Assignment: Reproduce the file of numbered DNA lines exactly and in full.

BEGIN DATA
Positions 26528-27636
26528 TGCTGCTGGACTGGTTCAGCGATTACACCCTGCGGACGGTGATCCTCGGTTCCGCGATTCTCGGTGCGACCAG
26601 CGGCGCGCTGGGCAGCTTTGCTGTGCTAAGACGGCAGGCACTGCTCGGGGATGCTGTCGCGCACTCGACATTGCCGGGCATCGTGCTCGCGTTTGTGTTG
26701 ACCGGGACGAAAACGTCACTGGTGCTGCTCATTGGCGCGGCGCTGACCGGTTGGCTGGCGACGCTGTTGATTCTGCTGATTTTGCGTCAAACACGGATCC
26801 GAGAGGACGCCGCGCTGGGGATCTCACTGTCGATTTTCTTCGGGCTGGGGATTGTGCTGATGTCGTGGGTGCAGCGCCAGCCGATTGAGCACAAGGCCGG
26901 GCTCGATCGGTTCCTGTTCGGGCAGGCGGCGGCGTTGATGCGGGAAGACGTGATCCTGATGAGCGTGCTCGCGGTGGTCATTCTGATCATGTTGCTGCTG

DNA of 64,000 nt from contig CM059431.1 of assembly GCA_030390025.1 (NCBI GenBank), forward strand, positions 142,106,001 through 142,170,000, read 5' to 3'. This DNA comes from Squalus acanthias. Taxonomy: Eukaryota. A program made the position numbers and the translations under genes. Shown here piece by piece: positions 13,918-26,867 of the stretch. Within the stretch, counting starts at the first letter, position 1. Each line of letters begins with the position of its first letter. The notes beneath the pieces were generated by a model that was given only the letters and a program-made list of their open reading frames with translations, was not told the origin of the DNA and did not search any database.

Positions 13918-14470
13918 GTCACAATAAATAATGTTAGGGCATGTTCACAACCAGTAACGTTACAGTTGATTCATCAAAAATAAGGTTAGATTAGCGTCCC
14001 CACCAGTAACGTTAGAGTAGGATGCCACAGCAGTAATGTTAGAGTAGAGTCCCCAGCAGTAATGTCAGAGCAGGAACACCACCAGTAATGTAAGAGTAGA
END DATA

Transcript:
Positions 26528-27636
26528 TGCTGCTGGACTGGTTCAGCGATTACACCCTGCGGACGGTGATCCTCGGTTCCGCGATTCTCGGTGCGACCAG
26601 CGGCGCGCTGGGCAGCTTTGCTGTGCTAAGACGGCAGGCACTGCTCGGGGATGCTGTCGCGCACTCGACATTGCCGGGCATCGTGCTCGCGTTTGTGTTG
26701 ACCGGGACGAAAACGTCACTGGTGCTGCTCATTGGCGCGGCGCTGACCGGTTGGCTGGCGACGCTGTTGATTCTGCTGATTTTGCGTCAAACACGGATCC
26801 GAGAGGACGCCGCGCTGGGGATCTCACTGTCGATTTTCTTCGGGCTGGGGATTGTGCTGATGTCGTGGGTGCAGCGCCAGCCGATTGAGCACAAGGCCGG
26901 GCTCGATCGGTTCCTGTTCGGGCAGGCGGCGGCGTTGATGCGGGAAGACGTGATCCTGATGAGCGTGCTCGCGGTGGTCATTCTGATCATGTTGCTGCTG

DNA of 64,000 nt from contig CM059431.1 of assembly GCA_030390025.1 (NCBI GenBank), forward strand, positions 142,106,001 through 142,170,000, read 5' to 3'. This DNA comes from Squalus acanthias. Taxonomy: Eukaryota. A program made the position numbers and the translations under genes. Shown here piece by piece: positions 13,918-26,867 of the stretch. Within the stretch, counting starts at the first letter, position 1. Each line of letters begins with the position of its first letter. The notes beneath the pieces were generated by a model that was given only the letters and a program-made list of their open reading frames with translations, was not told the origin of the DNA and did not search any database.

Positions 13918-14470
13918 GTCACAATAAATAATGTTAGGGCATGTTCACAACCAGTAACGTTACAGTTGATTCATCAAAAATAAGGTTAGATTAGCGTCCC
14001 CACCAGTAACGTTAGAGTAGGATGCCACAGCAGTAATGTTAGAGTAGAGTCCCCAGCAGTAATGTCAGAGCAGGAACACCACCAGTAATGTAAGAGTAGA